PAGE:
Betraying the Least of These

England’s prestigious and influential Nuffield Council on Bioethics has recommended that babies born before twenty-two weeks be given no special treatment to save their lives. Claiming to have the “best interests” of these babies at heart, the Council stated — and read this carefully: “We view [the baby’s] interests in living or dying, or in avoiding an ‘intolerable’ life… as more important than the interests that others may have in any significant decisions made about him or her” — like parents, I guess. If babies are born after twenty-two weeks, the Council said, intensive care should be given only if both doctors and parents agree on it.

This is frightening enough. But what’s even more frightening are some of the factors that went into this decision.

As reported on our blog, The Point, organizations around England weighed in to help the Council develop these recommendations. One of those organizations was the Royal College of Obstetricians and Gynaecology, who called for “active euthanasia” of disabled babies.

Then the Church of England entered the fray. But if you thought that they got involved to speak up for the lives of the defenseless, you’d be wrong. Instead, they backed up the obstetricians and gynecologists — the ones who were saying that a disabled and painful life was not worth living. Although it didn’t actually advocate euthanasia, the church’s statement did call for the withholding of treatment for premature babies “in some circumstances… knowing it will possibly, probably, or even certainly result in death.”

Here we have a chilling close-up view of how far the culture of death has advanced. To whom should human life be more sacred than to the Church and to the medical community? But in this case both have turned their backs on the human lives most in need of protection. Of course they claim to be doing this in the “best interests” of the infants and their families. But if these guidelines are officially adopted, just wait until a case comes up in which the child could survive with treatment, and the parents want that treatment. I guarantee you we’ll be informed that death rather than disability is in the child’s “best interest.”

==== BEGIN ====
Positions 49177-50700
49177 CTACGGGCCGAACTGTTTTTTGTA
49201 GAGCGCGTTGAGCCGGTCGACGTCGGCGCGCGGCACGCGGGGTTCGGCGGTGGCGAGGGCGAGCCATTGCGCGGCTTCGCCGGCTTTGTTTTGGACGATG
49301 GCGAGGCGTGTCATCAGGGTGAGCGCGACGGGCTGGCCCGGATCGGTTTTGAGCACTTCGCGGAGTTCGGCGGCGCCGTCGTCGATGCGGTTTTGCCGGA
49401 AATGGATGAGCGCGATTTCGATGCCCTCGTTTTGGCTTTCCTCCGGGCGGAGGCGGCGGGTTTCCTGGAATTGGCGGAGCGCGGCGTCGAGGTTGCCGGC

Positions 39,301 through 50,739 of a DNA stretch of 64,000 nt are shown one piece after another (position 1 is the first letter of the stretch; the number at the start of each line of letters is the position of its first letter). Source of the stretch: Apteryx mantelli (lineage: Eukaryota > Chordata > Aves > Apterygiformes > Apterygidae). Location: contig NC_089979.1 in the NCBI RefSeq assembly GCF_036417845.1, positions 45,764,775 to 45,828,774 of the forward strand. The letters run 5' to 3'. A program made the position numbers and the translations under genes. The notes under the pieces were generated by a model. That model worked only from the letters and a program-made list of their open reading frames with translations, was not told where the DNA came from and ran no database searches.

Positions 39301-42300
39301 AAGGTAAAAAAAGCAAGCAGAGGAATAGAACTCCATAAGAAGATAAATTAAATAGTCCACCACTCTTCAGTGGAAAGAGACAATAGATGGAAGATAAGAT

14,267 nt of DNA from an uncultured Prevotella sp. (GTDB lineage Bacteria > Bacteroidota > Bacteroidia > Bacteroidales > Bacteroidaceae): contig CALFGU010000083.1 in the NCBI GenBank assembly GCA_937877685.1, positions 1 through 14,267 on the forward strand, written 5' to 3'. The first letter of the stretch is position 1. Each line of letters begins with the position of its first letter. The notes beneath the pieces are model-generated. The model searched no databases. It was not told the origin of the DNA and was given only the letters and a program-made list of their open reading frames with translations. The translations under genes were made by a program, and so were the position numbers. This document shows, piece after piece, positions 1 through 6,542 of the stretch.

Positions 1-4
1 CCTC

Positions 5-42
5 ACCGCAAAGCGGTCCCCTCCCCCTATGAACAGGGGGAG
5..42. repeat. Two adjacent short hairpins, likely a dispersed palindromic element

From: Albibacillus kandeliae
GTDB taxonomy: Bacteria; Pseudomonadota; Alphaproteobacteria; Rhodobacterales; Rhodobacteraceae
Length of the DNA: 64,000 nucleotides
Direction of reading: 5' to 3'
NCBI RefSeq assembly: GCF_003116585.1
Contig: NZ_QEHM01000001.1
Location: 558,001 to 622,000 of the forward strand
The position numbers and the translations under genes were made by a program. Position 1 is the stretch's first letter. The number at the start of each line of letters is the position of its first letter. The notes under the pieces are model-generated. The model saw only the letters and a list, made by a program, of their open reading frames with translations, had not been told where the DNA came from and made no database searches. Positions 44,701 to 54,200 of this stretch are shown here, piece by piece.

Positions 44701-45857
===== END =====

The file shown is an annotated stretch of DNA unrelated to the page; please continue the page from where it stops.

In fact, we don’t have to wait. Look at the case of Charlotte Wyatt, born premature and disabled in Portsmouth, England. Her parents were forced to wage a major battle against the doctors for her life. Charlotte is now three, and the media uses words like tragic to refer to her case — despite the fact that, though disabled, she’s still alive. A good sign of where the media’s priorities are, isn’t it? Just as with Terri Schiavo, the disabled life is seen as inconvenient to others and so not worth living.

But this is not about convenience, not about what’s easy or painless. It is about the sacredness and the dignity of human life made in the image of God. That the Anglican Church has discarded that truth should concern us all profoundly because if we can’t trust [Christians] to hold human life sacred, who can we trust? And don’t just write this off as, “Well, it’s the Brits.” So often what happens in England soon finds its way here.

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  • Guest

    That the Anglican Church has discarded that truth should concern us all profoundly because if we can’t trust [Christians] to hold human life sacred, who can we trust?

    This is a question Charles Colson cannot answer because only the Catholic church has a good answer. Sure most christians look at the Anglican church and thank God their church is not like that. It is like the pharasee and the tax collector in Luke 18. We all are like the Anglicans. We cannot trust our own judgement in such matters. We are prone to embrace the sinful culture rather than the truth of Christ. What we need is an answer to the question of ‘who can we trust?’ We need the charism of infallibility.

    God gives us exactly that but we need to accept it. Can we handle the truth? It means we have to obey it. “If you were blind, you would not be guilty of sin; but now that you claim you can see, your guilt remains (John 9:41)”.

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